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  • 1994 Volume 3 Pages 139-148
    Published: 1994
    Released: November 08, 2019
    JOURNALS OPEN ACCESS
    This survey was conducted in March 1993 with the aim of clarifying the status of environmental education at all elementary, junior high and senior high schools in Hyogo prefecture. Results show that about 30% of the schools cope with environmental education systematically, and that use of this approach will increase in the future. Many teachers need appropriate teaching materials and supplementary readers in order to educate effectively within their limited school hours. It is suggested that the public sector, such as local government, school board and museum, support environmental education in schools by offering some places, faciliti easnd information for environmental education. For example, it would be useful to construct places for natural observation study, to offer precise information about the local environment, and to present teaching materials and progressive examples.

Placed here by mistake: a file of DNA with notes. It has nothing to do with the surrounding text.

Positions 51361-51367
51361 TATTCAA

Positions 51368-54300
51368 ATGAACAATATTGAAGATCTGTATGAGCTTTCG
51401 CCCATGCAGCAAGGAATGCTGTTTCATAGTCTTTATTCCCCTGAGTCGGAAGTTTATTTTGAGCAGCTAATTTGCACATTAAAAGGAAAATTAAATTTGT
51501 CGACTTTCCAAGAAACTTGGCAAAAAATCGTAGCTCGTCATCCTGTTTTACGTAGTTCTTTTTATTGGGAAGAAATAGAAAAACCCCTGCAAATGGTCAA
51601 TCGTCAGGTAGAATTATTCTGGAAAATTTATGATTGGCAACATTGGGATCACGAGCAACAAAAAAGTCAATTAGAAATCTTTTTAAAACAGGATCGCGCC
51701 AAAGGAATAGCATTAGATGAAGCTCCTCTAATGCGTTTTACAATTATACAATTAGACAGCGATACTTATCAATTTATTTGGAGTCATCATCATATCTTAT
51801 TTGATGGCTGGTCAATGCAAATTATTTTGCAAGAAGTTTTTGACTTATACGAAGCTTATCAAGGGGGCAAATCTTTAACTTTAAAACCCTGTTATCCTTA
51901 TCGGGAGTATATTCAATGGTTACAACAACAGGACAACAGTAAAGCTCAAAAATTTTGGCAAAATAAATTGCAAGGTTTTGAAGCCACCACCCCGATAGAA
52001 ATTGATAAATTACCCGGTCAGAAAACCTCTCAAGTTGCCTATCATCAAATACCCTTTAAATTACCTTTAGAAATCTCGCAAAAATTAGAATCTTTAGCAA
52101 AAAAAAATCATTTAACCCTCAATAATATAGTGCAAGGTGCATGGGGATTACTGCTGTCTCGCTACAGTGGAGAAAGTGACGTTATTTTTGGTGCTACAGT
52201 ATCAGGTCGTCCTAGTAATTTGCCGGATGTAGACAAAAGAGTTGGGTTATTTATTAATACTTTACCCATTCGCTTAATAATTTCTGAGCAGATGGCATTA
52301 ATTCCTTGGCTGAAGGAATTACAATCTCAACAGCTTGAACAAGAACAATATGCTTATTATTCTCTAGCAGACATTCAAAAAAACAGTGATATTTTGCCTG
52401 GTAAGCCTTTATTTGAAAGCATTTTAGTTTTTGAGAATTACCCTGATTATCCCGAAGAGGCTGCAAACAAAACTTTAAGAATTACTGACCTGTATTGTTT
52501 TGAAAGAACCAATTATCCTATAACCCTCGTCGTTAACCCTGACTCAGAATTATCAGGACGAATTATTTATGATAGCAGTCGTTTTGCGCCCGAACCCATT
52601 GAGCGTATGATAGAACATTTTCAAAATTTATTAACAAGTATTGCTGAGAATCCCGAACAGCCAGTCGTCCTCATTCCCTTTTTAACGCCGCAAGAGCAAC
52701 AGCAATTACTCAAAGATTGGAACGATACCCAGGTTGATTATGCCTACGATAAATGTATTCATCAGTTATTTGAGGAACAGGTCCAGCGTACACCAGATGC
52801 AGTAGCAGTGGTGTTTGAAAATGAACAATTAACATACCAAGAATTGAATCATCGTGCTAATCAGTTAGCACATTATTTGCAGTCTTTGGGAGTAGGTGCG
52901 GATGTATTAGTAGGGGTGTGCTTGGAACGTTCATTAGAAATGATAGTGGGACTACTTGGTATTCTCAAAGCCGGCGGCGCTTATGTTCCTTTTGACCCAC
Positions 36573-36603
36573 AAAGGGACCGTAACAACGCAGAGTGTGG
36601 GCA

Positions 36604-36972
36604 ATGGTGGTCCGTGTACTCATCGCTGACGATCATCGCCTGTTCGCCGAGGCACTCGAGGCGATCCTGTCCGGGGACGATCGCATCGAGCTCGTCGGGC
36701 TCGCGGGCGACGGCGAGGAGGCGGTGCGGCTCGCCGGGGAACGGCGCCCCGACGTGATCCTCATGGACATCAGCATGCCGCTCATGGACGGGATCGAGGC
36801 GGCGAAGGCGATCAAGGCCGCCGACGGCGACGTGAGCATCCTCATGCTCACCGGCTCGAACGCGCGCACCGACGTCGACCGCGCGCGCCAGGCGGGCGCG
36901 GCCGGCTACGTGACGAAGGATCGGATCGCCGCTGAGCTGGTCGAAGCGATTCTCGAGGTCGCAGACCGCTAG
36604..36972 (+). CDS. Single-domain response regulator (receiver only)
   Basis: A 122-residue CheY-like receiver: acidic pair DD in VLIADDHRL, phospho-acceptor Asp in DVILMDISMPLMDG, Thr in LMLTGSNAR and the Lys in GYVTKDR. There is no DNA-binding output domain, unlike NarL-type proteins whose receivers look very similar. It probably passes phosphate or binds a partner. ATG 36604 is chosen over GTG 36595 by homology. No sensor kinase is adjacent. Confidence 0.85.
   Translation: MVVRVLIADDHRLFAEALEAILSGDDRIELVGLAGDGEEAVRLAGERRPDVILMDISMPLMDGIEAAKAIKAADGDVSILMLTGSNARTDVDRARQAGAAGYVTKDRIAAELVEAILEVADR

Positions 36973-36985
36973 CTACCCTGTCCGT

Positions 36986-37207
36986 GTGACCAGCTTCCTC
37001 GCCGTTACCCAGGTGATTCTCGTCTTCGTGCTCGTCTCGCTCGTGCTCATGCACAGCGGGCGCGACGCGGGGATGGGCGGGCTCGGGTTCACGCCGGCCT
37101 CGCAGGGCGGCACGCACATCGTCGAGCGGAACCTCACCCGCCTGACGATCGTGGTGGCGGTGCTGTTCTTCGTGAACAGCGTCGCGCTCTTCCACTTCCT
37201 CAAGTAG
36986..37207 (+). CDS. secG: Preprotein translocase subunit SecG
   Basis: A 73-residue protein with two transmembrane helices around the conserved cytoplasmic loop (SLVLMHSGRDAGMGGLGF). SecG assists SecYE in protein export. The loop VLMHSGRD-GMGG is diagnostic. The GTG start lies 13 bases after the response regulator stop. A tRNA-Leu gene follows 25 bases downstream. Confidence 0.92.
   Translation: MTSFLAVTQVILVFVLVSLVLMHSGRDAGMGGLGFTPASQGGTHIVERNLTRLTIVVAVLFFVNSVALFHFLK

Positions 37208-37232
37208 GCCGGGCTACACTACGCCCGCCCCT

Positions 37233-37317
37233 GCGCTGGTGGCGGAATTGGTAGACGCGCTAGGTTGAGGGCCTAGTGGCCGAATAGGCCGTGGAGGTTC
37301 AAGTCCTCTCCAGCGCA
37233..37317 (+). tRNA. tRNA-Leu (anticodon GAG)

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  • 1994 Volume 3 Pages 149-154
    Published: 1994
    Released: November 08, 2019
    JOURNALS OPEN ACCESS
    This is a report on a study of environmental education at primary schools in Hyogo prefecture utilizin gthe resources of, and industrial activitie sin, the local community. Such education will be a great help in advancing the local community. This report discusses the results of studies, using questionnaires, on initiatives in environmental education, as well as on the opinions of teachers on this type of education. Environmental education should take up the natural resources of the local community as subjects. In this education, children's abilities to think and work independently should be developed. Appropriate initiatives introduced by teachers have resulted in excellent programs in this education. And it is very important for this education to refer to industrial activitie sin the local community and to direct children to participat ein the activitie sof various local ,public organizations.